The Starling Girl 2023 Movie Review
One would think that, by now, coming-of-age films would have become a genre that’s been done to death — a dead horse whipped over and over again until there’s nothing left but sinew and bone. It’s a subgenre that fits under every umbrella in film, whether the protagonists are the so-called Chosen One or just a teenager struggling to survive high school. Admittedly, there’s very little room to create something new in the confines of a story about growing up, given the century-plus history of cinema, and the fact that, to pull out the old English major joke, we’ve been telling the same seven stories over and over since the beginning of time.
So, to put it mildly, creating a coming-of-age film that’s at all interesting — let alone revolutionary or life-changing — is a difficult task. Few people manage to tread old ground without slipping and falling, but luckily, one of those people is writer-director Laurel Parmet, whose debut film The Starling Girl premiered at this year’s Sundance Film Festival. Tugging on heartstrings few dare to even touch, the muted and delicate film tells the story of young Jem Starling (Eliza Scanlen), a seventeen-year-old girl with an affinity for dance who cannot help but want something more out of her life in a conservative Christian community in Kentucky.
That “more” comes in the form of Owen Taylor (Lewis Pullman), the church’s recently returned youth pastor who takes her under his wing in a way one might assume would be innocent and friendly, if only because of Pullman’s kind smile and his reputation for playing sweethearts. Unlike more traditional coming-of-age tales, The Starling Girl is devastating from the get-go as that relationship turns predatory, with Jem blinded by affections that smack of much more than simple godliness and proffered friendship.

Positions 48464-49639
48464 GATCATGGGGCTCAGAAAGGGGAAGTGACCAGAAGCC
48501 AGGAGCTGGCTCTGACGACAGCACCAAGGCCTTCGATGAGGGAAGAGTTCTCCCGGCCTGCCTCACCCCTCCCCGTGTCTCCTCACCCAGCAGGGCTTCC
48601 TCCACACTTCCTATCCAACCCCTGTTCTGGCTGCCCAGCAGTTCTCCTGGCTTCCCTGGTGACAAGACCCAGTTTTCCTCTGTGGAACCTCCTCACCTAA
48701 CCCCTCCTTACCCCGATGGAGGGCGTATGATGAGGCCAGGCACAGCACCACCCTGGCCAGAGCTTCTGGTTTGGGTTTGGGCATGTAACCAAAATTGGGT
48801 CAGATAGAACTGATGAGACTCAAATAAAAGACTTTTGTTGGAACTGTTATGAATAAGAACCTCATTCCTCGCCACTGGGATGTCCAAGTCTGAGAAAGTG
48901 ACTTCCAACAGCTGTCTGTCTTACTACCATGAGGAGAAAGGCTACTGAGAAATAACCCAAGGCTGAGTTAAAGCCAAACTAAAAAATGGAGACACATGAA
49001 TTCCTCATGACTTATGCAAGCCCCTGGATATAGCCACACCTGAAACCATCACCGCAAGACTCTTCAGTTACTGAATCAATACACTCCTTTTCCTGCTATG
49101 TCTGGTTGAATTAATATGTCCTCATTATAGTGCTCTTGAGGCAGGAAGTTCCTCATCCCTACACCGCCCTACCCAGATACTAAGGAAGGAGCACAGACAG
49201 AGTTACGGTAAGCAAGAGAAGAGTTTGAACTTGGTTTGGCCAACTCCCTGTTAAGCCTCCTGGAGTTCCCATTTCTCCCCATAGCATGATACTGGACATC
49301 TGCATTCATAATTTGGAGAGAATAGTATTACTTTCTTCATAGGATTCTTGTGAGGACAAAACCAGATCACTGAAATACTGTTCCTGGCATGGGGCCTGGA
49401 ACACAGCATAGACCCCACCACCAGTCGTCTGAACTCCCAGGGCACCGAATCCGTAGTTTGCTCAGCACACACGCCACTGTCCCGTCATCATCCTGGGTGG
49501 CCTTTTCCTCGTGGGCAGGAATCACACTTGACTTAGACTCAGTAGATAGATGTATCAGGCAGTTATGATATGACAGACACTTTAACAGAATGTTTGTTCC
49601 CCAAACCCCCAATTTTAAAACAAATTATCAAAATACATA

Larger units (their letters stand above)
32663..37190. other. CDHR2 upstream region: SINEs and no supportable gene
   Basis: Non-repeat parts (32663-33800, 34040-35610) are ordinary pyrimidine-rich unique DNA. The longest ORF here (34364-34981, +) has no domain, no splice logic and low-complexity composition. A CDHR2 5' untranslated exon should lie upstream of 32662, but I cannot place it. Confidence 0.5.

Parmet quickly makes a name for herself as she makes an art out of subtlety, a necessary skill for a film with a premise as complex as The Starling Girl; one that could easily tread into ham-handed or emotionally manipulative territory if not executed correctly. I entered the story with fears that it would turn out like last year’s deeply misguided Sundance pick, Sharp Stick, given that many of the story beats are the same — a young, naive woman enters into an affair with an older, married man, turning her life and her understanding of the world upside-down and generally creating chaos in the process. Affair stories are often lurid and sensationalist, focused primarily on the innocent protagonist’s sexual awakening, which is normally the first thing that usually steers me away from them, among others.